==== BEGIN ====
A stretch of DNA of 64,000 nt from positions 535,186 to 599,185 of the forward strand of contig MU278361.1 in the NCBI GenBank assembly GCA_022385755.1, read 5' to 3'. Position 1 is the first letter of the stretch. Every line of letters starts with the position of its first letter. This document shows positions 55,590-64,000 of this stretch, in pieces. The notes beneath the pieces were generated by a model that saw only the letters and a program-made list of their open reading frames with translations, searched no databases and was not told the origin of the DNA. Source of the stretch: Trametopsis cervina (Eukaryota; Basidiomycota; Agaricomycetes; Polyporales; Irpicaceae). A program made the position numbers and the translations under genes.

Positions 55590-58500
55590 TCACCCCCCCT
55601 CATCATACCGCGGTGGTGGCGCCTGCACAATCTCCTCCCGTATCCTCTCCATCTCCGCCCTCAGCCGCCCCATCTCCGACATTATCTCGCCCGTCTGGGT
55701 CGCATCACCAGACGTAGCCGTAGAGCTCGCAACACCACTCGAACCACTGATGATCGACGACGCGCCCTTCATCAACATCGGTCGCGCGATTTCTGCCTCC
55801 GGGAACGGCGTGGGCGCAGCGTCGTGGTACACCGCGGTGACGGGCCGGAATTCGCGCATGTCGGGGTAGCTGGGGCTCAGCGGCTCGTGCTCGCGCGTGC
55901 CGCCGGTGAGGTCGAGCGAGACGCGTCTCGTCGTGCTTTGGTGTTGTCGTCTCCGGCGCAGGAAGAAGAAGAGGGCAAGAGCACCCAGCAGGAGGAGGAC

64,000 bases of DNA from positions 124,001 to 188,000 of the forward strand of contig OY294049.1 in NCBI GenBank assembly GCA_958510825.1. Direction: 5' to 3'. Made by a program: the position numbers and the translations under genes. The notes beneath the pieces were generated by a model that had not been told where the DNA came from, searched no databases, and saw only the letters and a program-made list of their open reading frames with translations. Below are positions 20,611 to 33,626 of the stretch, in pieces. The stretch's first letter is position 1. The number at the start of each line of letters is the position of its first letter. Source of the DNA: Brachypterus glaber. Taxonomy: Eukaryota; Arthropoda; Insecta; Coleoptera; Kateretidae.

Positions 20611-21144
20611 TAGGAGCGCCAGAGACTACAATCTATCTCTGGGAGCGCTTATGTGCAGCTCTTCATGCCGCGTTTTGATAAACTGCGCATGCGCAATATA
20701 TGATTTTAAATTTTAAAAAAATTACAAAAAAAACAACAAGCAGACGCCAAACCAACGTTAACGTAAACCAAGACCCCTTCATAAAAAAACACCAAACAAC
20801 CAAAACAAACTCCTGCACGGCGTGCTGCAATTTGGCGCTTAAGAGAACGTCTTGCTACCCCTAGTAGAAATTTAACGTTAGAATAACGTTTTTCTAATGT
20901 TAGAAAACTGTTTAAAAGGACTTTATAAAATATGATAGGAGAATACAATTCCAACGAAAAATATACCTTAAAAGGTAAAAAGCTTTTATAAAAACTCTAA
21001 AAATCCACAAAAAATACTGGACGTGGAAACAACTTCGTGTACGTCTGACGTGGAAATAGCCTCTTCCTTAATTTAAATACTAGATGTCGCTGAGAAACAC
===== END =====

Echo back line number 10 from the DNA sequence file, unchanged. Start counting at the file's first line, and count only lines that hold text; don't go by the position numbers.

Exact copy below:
20611 TAGGAGCGCCAGAGACTACAATCTATCTCTGGGAGCGCTTATGTGCAGCTCTTCATGCCGCGTTTTGATAAACTGCGCATGCGCAATATA